Hopkins Drama Association Killed Heathers: The Musical
The Hopkins Drama Association (HDA) wrapped up another successful spring musical, Heathers: The Musical, on March 1 to 4. Heathers is the story of senior Veronica Sawyer (Georgia Doolittle ’18) who longs to be popular like the three Heathers: Heather McNamara (Naomi Roberts ’18), Heather Duke (Katie Broun ’19), and Heather Chandler (Kiarra Lavache ’18).
When an innocent drink mix-up results in the accidental poisoning of Heather Chandler, JD (Kieran Anderson ’18) convinces Veronica to stage Heather’s suicide after the event spirals out of control.
This show was co-directed and produced by Drama Instructor Hope Hartup and music and Choral Director Erika Schroth. Hartup explained her reasoning behind choosing this production: “Heathers is in the tradition of other musicals I have directed in the past--Chicago, Cabaret, Gypsy--all of which addressed either difficult or mature themes. In each instance, our students understood the complex issues at stake and handled the material with a level of maturity that I have come to experience as the hallmark of a Hopkins student.”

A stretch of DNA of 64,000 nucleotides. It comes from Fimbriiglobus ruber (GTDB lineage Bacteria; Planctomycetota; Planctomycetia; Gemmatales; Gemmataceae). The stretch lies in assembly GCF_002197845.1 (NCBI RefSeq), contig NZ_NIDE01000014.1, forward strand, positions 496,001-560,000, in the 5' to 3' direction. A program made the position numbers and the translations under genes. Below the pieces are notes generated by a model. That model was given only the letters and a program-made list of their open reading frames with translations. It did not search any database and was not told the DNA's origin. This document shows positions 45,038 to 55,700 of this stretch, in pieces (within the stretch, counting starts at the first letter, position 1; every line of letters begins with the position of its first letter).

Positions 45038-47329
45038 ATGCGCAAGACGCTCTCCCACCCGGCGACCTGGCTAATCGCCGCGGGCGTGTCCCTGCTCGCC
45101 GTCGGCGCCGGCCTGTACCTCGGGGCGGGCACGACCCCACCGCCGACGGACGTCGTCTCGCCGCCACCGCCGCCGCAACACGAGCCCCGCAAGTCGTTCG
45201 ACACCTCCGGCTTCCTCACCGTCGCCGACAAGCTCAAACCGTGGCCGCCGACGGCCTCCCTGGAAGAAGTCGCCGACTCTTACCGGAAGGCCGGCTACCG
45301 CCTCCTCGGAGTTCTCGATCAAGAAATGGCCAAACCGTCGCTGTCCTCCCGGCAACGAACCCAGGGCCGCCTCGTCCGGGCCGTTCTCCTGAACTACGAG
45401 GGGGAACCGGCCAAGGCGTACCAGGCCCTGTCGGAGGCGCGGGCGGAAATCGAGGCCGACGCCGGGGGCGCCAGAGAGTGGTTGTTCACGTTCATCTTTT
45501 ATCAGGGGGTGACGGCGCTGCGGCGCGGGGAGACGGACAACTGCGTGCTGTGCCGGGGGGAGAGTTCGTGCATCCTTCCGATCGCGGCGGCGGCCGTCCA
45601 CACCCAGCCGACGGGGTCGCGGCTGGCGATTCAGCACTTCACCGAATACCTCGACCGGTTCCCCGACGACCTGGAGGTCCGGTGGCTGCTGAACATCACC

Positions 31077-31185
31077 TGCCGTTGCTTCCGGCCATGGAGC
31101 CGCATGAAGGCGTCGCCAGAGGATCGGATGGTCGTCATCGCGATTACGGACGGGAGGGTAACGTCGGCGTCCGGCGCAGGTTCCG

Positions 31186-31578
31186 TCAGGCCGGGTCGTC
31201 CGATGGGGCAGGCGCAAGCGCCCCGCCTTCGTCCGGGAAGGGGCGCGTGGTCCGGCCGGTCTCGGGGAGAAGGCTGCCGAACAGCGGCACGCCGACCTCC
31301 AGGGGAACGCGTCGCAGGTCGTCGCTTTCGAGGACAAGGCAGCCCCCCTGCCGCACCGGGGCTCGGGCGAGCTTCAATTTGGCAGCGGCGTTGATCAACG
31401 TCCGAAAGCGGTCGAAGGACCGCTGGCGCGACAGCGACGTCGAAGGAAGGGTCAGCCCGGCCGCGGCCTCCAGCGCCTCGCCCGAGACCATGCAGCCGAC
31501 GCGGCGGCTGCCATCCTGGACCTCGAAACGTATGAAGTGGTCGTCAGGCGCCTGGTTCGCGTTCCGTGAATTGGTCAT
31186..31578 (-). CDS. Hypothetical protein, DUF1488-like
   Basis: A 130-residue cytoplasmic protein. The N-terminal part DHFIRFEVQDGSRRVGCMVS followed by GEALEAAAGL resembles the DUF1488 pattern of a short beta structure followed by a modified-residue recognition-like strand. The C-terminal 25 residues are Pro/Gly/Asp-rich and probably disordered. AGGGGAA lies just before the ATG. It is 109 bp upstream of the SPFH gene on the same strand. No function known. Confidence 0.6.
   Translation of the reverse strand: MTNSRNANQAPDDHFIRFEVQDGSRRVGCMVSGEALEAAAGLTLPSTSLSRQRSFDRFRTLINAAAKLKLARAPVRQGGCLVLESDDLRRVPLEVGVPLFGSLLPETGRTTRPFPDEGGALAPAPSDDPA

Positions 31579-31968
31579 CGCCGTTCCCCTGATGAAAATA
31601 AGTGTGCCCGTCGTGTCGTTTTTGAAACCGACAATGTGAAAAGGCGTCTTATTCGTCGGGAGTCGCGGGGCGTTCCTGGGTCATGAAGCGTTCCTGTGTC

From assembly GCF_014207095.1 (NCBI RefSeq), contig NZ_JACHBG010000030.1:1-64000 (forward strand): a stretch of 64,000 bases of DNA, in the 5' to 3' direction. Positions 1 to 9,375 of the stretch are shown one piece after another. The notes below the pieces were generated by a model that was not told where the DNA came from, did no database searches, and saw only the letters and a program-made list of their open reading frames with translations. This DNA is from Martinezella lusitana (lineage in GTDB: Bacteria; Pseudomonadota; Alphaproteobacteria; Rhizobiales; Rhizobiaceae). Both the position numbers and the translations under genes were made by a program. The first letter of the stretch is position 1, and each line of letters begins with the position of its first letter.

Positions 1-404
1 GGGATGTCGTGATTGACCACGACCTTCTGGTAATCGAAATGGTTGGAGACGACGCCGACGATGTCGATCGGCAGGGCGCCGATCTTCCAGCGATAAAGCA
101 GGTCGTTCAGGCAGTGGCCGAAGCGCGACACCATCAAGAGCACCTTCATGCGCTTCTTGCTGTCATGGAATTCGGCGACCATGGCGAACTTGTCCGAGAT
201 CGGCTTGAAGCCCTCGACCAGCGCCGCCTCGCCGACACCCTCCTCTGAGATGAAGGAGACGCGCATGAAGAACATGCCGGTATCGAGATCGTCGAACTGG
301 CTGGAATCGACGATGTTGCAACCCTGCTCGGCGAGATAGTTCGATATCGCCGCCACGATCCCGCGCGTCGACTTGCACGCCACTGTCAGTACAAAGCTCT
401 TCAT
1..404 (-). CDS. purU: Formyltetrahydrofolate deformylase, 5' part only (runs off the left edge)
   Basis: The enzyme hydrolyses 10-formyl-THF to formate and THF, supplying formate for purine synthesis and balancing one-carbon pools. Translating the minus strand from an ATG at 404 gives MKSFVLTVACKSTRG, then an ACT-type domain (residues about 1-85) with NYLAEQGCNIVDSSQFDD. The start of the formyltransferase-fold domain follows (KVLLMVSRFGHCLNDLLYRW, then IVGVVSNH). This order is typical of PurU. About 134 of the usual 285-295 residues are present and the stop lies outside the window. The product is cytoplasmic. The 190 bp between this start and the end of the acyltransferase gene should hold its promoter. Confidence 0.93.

Heathers started as a film in 1989, then a rock musical in 2014 and, more recently, a TV series. HDA performed the high school edition of this production. “The script for Heathers: The Musical (High School Edition) takes all the dark humor from the film and makes it real, telling stories that our young people want to tell and need to tell,” said Hartup. “This is a really exciting show because of how crazy the storyline is,” said Sam Jenkins ’19 (Beleaguered Geek).
Elizabeth Roy ’20 called the musical an “unexpected experience,” going on to explain the nature of the show as one that will “make you laugh and cry and gasp and want to dance in your seat.”
The cast members also mentioned how Heathers juxtaposed comedy with themes as dark as suicide. Griffin Congdon ’20 (Officer McCord) described it as a “special show
because it deals with serious subject matter and is still able to show a fun, high-spirited time to the audience.” Graley Turner ’20 (Veronica’s Mom) addressed the contrast as well. “On one hand, it’s full of hilarious moments and fun songs and comical characters but, on the other hand, it’s also a show about murder and sui
cide and a lot of very heavy themes,” she said.
Beyond its storyline, the musical deals with themes that are relevant to high schoolers, even thirty years after it was written. Dylan Sloan ’18 (Kurt’s Dad) said, “The high school setting of the play immediately jumps out as something that Hopkins students can grab onto. Although Hopkins isn’t quite the same as Westerberg High, the play grapples with topics that are still relevant to students our age: peer pressure, friendship, social life in a high school setting, et cetera.”
Jaime Donovan ’19 (Kurt Kelly) elaborated on Sloan’s point and said, “The musical might embellish a lot of its characters and their traits but they all represent aspects of high school that do exist. The message at the end of the musical rings so true with everyone who’s gone
through high school - or is going through it now.”